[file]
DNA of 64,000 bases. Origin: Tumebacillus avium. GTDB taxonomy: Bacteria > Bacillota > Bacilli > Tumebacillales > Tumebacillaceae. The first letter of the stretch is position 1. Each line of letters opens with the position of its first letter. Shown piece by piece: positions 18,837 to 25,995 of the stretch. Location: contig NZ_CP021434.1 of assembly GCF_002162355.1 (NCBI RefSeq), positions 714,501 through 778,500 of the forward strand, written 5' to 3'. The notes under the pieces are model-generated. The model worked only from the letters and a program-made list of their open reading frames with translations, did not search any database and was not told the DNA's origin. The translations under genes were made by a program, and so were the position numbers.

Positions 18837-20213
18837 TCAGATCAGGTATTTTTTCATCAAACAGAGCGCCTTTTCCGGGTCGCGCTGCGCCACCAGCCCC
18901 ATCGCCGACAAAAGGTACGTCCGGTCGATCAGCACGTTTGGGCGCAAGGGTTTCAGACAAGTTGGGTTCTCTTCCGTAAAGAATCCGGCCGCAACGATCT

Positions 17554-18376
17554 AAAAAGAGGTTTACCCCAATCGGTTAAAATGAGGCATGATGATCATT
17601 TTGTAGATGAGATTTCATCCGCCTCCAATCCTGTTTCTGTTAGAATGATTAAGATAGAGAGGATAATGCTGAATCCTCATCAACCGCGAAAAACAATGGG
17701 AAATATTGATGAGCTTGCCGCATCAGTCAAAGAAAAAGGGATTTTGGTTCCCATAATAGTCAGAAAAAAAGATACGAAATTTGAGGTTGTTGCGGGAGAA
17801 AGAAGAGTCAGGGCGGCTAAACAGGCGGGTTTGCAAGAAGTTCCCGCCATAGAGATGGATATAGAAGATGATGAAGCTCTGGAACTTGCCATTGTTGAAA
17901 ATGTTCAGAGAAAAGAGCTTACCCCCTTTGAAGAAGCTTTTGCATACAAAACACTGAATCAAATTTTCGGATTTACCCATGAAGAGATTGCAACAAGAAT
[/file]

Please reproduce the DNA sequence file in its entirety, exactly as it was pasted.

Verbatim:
DNA of 64,000 bases. Origin: Tumebacillus avium. GTDB taxonomy: Bacteria > Bacillota > Bacilli > Tumebacillales > Tumebacillaceae. The first letter of the stretch is position 1. Each line of letters opens with the position of its first letter. Shown piece by piece: positions 18,837 to 25,995 of the stretch. Location: contig NZ_CP021434.1 of assembly GCF_002162355.1 (NCBI RefSeq), positions 714,501 through 778,500 of the forward strand, written 5' to 3'. The notes under the pieces are model-generated. The model worked only from the letters and a program-made list of their open reading frames with translations, did not search any database and was not told the DNA's origin. The translations under genes were made by a program, and so were the position numbers.

Positions 18837-20213
18837 TCAGATCAGGTATTTTTTCATCAAACAGAGCGCCTTTTCCGGGTCGCGCTGCGCCACCAGCCCC
18901 ATCGCCGACAAAAGGTACGTCCGGTCGATCAGCACGTTTGGGCGCAAGGGTTTCAGACAAGTTGGGTTCTCTTCCGTAAAGAATCCGGCCGCAACGATCT

Positions 17554-18376
17554 AAAAAGAGGTTTACCCCAATCGGTTAAAATGAGGCATGATGATCATT
17601 TTGTAGATGAGATTTCATCCGCCTCCAATCCTGTTTCTGTTAGAATGATTAAGATAGAGAGGATAATGCTGAATCCTCATCAACCGCGAAAAACAATGGG
17701 AAATATTGATGAGCTTGCCGCATCAGTCAAAGAAAAAGGGATTTTGGTTCCCATAATAGTCAGAAAAAAAGATACGAAATTTGAGGTTGTTGCGGGAGAA
17801 AGAAGAGTCAGGGCGGCTAAACAGGCGGGTTTGCAAGAAGTTCCCGCCATAGAGATGGATATAGAAGATGATGAAGCTCTGGAACTTGCCATTGTTGAAA
17901 ATGTTCAGAGAAAAGAGCTTACCCCCTTTGAAGAAGCTTTTGCATACAAAACACTGAATCAAATTTTCGGATTTACCCATGAAGAGATTGCAACAAGAAT